Abstract 10009: Post-Implant QRS Narrowing: A Simple and Strong Predictor of the Long-Term Outcome After Receiving Cardiac Resynchronization Therapy
Background: In heart failure (HF) patients, a wider QRS may indicate ventricular dyssynchrony, and QRS narrowing after receiving cardiac resynchronization therapy (CRT) may predict a favorable outcome. However, there is little information on the relationship between the paced-QRS width or change in the QRS width and the outcome after CRT.
Methods: This study included 112 HF patients who received CRT (NYHA class: II/III/IV=18/70/24; 63±17 years; Ischemic=26). ECGs from pre- and post-implantation were analyzed. The primary endpoint was a composite of death or HF hospitalization.
Results: During an 18 month post-CRT study period, 56 (50%) patients reached the primary endpoint (Event(+) group), but the remaining 56 (Event(-) group) did not. No significant difference was found in the age, gender, structural heart disease, echocardiographic parameters or post-implant QRS width between the 2 groups. However, the baseline NYHA class grade (p<0.001) was greater, and the baseline QRS width (p<0.01) and post-implant QRS narrowing (p<0.001) were smaller in the Event(+) group than Event(-) group. By a receiver operator characteristic analysis, a post-implant QRS of <15 msec was the threshold value for the primary endpoint with a 68 % sensitivity and 75 % specificity (area under the curve: 0.72, p<0.001). The event-free rate was greater in patients with a QRS narrowing of ≥15 msec than in those without (p<0.001; Figure). The Cox regression analysis revealed that a QRS-narrowing of <15 msec was an independent predictor of an unfavorable, long-term outcome (Hazard ratio [HR]=3.454; 95% confidence interval [CI]=1.648-7.238, p=0.001) as well as the baseline NYHA class (HR=2.396, 95% CI=1.543-3.720, p<0.001). However, the baseline or post-implant QRS width was not associated with the long-term outcome.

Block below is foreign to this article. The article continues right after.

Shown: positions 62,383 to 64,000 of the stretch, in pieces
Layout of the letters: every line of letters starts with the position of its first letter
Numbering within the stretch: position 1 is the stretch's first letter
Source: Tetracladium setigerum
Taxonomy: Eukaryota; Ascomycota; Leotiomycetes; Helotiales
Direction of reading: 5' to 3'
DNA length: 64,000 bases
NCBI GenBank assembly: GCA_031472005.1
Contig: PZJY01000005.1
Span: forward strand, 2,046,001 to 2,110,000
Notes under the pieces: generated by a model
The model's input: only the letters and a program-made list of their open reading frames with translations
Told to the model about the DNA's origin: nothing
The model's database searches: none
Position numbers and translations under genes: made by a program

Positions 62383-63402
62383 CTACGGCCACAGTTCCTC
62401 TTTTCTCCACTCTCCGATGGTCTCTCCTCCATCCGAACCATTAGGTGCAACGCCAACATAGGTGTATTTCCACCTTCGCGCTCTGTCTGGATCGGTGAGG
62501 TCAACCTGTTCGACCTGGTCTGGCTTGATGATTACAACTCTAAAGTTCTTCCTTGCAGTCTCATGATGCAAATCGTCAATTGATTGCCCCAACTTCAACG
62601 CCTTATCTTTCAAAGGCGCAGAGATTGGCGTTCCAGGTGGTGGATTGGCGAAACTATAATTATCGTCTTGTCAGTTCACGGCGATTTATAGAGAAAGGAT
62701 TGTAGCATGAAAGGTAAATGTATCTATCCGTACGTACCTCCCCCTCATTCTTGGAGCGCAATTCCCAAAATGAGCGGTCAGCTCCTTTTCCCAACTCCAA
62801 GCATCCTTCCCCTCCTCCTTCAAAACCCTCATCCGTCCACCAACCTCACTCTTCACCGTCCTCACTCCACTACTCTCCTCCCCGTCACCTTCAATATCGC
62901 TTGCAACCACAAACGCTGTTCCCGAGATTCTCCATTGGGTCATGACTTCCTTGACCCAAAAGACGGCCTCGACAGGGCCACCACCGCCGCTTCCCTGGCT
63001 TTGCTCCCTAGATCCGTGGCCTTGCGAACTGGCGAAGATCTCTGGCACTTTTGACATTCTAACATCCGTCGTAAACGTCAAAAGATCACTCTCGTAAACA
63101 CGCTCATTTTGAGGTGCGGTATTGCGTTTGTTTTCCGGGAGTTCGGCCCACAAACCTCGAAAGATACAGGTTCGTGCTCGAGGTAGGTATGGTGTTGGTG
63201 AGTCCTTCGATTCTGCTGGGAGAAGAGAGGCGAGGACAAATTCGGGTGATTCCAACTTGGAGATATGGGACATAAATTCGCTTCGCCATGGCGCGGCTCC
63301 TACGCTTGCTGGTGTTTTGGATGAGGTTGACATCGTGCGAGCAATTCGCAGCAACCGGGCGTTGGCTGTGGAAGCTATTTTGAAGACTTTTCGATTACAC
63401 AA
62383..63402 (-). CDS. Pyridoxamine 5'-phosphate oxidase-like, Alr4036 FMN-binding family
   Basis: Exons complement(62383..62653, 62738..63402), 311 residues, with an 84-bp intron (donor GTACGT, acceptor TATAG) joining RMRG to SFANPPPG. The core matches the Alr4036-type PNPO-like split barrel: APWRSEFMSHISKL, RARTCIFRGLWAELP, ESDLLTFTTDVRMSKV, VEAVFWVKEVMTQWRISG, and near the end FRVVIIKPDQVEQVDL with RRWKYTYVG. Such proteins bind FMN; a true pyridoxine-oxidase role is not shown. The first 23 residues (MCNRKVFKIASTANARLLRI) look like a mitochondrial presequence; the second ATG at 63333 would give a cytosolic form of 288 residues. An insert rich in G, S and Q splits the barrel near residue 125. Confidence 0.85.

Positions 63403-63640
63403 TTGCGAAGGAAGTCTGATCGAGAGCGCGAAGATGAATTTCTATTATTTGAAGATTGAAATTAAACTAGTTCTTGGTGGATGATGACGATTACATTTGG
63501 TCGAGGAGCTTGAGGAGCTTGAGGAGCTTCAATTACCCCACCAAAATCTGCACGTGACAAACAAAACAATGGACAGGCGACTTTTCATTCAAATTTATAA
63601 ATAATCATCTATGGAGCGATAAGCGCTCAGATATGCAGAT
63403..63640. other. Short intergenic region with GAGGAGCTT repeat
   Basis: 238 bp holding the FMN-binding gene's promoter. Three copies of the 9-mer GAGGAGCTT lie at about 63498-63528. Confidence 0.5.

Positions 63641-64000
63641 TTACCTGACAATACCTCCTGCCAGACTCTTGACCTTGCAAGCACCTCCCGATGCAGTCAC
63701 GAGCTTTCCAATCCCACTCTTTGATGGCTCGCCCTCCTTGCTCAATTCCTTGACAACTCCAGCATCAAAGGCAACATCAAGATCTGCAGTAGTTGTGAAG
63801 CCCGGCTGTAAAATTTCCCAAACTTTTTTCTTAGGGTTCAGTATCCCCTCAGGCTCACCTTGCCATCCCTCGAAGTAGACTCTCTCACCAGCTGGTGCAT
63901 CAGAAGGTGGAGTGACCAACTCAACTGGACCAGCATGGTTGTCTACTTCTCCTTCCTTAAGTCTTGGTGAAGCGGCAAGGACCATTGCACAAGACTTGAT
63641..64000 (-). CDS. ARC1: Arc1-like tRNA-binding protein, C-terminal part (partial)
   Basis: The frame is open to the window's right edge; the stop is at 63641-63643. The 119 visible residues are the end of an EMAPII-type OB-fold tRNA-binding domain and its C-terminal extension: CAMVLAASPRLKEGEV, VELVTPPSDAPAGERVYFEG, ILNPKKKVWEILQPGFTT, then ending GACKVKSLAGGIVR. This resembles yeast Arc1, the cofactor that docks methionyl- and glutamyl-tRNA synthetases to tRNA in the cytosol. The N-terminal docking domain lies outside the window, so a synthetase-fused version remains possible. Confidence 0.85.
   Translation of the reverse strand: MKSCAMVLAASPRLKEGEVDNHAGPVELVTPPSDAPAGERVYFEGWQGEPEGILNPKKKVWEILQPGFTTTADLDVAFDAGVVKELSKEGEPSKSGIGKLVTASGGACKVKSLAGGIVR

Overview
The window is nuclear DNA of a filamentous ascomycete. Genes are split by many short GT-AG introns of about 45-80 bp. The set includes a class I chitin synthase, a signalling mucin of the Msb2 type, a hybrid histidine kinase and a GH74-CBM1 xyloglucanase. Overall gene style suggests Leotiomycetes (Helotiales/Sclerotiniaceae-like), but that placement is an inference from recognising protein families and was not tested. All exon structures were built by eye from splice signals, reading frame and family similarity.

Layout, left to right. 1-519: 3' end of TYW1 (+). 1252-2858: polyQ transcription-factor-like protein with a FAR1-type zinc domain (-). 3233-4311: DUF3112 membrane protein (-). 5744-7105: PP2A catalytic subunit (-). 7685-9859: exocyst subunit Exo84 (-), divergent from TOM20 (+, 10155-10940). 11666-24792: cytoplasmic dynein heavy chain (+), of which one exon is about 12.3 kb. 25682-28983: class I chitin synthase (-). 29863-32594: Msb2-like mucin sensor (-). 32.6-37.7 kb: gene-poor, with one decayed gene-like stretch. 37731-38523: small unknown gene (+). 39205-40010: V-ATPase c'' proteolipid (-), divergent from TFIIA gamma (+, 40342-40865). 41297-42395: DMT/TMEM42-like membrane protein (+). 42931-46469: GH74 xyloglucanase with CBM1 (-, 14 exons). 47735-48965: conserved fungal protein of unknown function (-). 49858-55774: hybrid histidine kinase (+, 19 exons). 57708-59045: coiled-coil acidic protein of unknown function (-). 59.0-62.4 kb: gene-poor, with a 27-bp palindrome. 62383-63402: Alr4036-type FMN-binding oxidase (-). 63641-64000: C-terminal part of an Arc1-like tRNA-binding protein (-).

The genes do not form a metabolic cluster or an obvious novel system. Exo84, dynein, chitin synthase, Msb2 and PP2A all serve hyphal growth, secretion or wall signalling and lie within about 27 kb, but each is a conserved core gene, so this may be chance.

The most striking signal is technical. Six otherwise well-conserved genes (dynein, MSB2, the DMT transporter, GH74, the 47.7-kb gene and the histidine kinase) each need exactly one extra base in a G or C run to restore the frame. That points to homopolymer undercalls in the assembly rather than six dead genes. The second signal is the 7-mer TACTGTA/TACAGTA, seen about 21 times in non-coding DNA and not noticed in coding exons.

Conclusion: The presence or absence of post-implant QRS narrowing, not the baseline or post-implant QRS width itself, could predict the long-term outcome after receiving CRT.
- © 2011 by American Heart Association, Inc.